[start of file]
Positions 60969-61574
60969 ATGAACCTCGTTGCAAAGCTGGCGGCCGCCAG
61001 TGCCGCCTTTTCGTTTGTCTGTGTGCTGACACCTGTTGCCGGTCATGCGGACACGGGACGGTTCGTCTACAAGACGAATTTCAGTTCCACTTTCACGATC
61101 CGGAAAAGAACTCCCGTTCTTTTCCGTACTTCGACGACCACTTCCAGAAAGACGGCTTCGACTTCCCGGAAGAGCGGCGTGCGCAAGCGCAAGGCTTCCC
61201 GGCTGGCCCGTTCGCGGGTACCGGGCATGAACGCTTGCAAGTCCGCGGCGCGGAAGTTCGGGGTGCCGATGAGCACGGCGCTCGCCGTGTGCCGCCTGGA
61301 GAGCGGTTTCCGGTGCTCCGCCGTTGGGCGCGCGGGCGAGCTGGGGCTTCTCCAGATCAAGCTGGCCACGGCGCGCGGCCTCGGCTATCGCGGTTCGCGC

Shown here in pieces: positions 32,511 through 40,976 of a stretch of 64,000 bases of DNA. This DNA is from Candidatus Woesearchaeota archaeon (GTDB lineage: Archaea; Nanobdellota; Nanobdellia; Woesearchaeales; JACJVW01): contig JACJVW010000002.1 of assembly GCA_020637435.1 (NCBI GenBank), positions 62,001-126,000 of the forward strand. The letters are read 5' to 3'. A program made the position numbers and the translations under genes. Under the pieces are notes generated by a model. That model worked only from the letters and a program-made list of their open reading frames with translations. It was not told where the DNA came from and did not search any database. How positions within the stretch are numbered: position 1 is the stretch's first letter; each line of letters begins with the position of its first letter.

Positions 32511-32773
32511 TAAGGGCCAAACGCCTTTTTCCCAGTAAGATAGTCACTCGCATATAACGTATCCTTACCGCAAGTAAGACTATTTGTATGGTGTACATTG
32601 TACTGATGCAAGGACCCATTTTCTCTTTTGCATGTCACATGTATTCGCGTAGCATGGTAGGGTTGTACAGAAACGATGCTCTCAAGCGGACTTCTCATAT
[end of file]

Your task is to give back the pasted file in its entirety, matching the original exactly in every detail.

Positions 60969-61574
60969 ATGAACCTCGTTGCAAAGCTGGCGGCCGCCAG
61001 TGCCGCCTTTTCGTTTGTCTGTGTGCTGACACCTGTTGCCGGTCATGCGGACACGGGACGGTTCGTCTACAAGACGAATTTCAGTTCCACTTTCACGATC
61101 CGGAAAAGAACTCCCGTTCTTTTCCGTACTTCGACGACCACTTCCAGAAAGACGGCTTCGACTTCCCGGAAGAGCGGCGTGCGCAAGCGCAAGGCTTCCC
61201 GGCTGGCCCGTTCGCGGGTACCGGGCATGAACGCTTGCAAGTCCGCGGCGCGGAAGTTCGGGGTGCCGATGAGCACGGCGCTCGCCGTGTGCCGCCTGGA
61301 GAGCGGTTTCCGGTGCTCCGCCGTTGGGCGCGCGGGCGAGCTGGGGCTTCTCCAGATCAAGCTGGCCACGGCGCGCGGCCTCGGCTATCGCGGTTCGCGC

Shown here in pieces: positions 32,511 through 40,976 of a stretch of 64,000 bases of DNA. This DNA is from Candidatus Woesearchaeota archaeon (GTDB lineage: Archaea; Nanobdellota; Nanobdellia; Woesearchaeales; JACJVW01): contig JACJVW010000002.1 of assembly GCA_020637435.1 (NCBI GenBank), positions 62,001-126,000 of the forward strand. The letters are read 5' to 3'. A program made the position numbers and the translations under genes. Under the pieces are notes generated by a model. That model worked only from the letters and a program-made list of their open reading frames with translations. It was not told where the DNA came from and did not search any database. How positions within the stretch are numbered: position 1 is the stretch's first letter; each line of letters begins with the position of its first letter.

Positions 32511-32773
32511 TAAGGGCCAAACGCCTTTTTCCCAGTAAGATAGTCACTCGCATATAACGTATCCTTACCGCAAGTAAGACTATTTGTATGGTGTACATTG
32601 TACTGATGCAAGGACCCATTTTCTCTTTTGCATGTCACATGTATTCGCGTAGCATGGTAGGGTTGTACAGAAACGATGCTCTCAAGCGGACTTCTCATAT